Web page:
MOUNTAIN LAKE -- Mountain Lake senior center Carter Kirk didn't play organized basketball until he was in seventh grade, but no one would ever know it if they watched him play the sport.
In his final season on the high school hardwood, Kirk has become only the 25th Minnesota prep basketball player in history to score more than 2,000 points and pull down more than 1,000 rebounds during his career.
"My freshman year I didn't even know what a post move was, but now I think I have a pretty good set of skills," said Kirk.
PRACTICE DUNK — Mountain Lake Area senior center Carter Kirk dunks the basketball during a recent practice in the Mountain Lake High School gymnasium. Kirk became only the 25th player in the history of Minnesota prep basketball to eclipse both the 2,000-point and 1,000-rebound career marks. (Photo by Charlie Sorrells)
Kirk, a 6-foot-7 center, has scored 2,038 points and grabbed 1,232 rebounds in his four years on the varsity squad.
"I think it's really cool to score 2,000 points. When I scored 1,000, I thought that was great and that if I stayed healthy and things went well I could maybe reach 2,000," said Kirk, who holds the Mountain Lake scoring and rebounding records. "I had no idea about being the 25th player to pass both those numbers - that's a big accomplishment."
In the Class 1A, No. 2-ranked Wolverines' game last Friday night - a 92-86 triple overtime loss to Lake Crystal-Wellcome Memorial, Kirk raised his own single-game marks by scoring 42 points and pulling down 21 rebounds.
"At their gym (in Lake Crystal), they have those scoreboards that show individual points. I looked up at one point and thought, 'Wow that's a lot,'" said Kirk.
The 21 rebounds he grabbed that night against the Knights surpassed Beau Herrig's previous school record of 1,211 rebounds.
Kirk also had 1,996 points before the game against the Knights, easing past the 2,000-point mark to clinch his place in Minnesota state high school basketball history.
"I've played AAU the last three summers and that has really helped my game a lot," said Kirk. "During the high school season I don't see one-on-one defense very often, so it's hard to work on moves. But those games on that team have really helped me work on all parts of my game."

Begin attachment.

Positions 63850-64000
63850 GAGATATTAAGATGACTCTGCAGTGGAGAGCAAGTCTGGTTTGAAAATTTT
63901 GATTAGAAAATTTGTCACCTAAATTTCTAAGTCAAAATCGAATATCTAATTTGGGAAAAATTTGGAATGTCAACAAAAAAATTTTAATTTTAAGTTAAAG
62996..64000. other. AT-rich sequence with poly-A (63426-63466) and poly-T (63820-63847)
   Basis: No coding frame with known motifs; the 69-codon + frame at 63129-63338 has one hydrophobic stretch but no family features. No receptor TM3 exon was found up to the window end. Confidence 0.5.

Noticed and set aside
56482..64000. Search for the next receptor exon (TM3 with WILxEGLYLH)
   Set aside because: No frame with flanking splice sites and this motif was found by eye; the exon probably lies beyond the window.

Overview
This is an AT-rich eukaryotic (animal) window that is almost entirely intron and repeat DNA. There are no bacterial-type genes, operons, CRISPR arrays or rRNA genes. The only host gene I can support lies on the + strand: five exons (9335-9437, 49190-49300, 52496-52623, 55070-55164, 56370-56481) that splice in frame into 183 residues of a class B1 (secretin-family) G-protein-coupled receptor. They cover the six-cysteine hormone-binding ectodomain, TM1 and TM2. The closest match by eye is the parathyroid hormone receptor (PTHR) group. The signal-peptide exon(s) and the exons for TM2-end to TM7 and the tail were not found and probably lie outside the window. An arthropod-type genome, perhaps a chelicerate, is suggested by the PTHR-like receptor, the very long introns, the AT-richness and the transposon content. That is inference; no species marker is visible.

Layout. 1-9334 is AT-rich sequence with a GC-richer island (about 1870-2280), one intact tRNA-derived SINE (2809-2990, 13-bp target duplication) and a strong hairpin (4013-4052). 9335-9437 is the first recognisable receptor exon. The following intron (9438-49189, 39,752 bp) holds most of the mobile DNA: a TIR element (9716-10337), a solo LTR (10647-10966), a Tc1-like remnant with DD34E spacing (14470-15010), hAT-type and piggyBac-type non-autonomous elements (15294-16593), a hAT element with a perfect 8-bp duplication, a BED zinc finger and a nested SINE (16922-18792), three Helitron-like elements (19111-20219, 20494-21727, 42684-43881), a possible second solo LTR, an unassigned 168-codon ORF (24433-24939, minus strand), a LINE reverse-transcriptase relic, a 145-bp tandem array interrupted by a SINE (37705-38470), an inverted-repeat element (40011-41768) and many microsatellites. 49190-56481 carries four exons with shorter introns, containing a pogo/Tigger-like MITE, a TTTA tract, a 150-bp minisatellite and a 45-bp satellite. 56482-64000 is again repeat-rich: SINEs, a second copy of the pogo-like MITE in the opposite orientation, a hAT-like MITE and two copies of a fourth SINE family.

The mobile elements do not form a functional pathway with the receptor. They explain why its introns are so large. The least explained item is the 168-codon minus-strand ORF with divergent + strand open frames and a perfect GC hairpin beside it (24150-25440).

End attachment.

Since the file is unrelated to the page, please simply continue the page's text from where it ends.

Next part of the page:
With the Wolverine opponents focusing on their force inside the lane, it has helped Kirk's fellow seniors produce from the outside.
"I'm confident in myself, and that I can score if I need to, but this year I've been trying to pass more," said Kirk. "It's good to see the other guys have success and build their confidence, too. I'll do whatever it takes for us to win."
The Wolverines have had no problem finding the win column this season, going 19-2 overall and have earned an undefeated 14-0 record in the Red Rock Conference.
"I think that our loss to Lake Crystal was a tough one. We probably should have won that game, but we didn't, and hopefully that will push us to get better here at the end of the season," said Kirk. "Last year we lost to a team that we shouldn't have and then went on to win and make it to state, so I hope that happens again."
This season, despite Kirk's record-setting numbers, he is averaging 17 points per game, less than his 25-point average during his junior season.
"Last season, I think that Carter knew we needed him to score a lot for us to win. We were a junior-dominated team that lacked maturity," said Mountain Lake Area head coach Shawn Naas. "This year, we have 12 seniors and I think that Carter gets as much enjoyment from passing the ball and helping his teammates score as he does scoring himself."
And Kirk won't stop playing basketball once he hangs up his Wolverine jersey either. The senior has committed to playing Division II basketball for Southwest Minnesota State University in Marshall.
"I had probably five different offers that I was deciding between, but Marshall is close enough all my family can come watch me play. I think that ended up being a big part of my decision," said Kirk.
For the rest of this season, the Wolverines will need Kirk and their potent offense, along with a stingy defense, if they hope to get back to the state tournament for a second year in a row.
"I think that last year when we got to the tournament there were a lot of guys that were wide-eyed," said Kirk. "This year, we all have that experience and I think if we can get our defense up where it should be and we keep playing like we are capable of, in my opinion no one can stop us."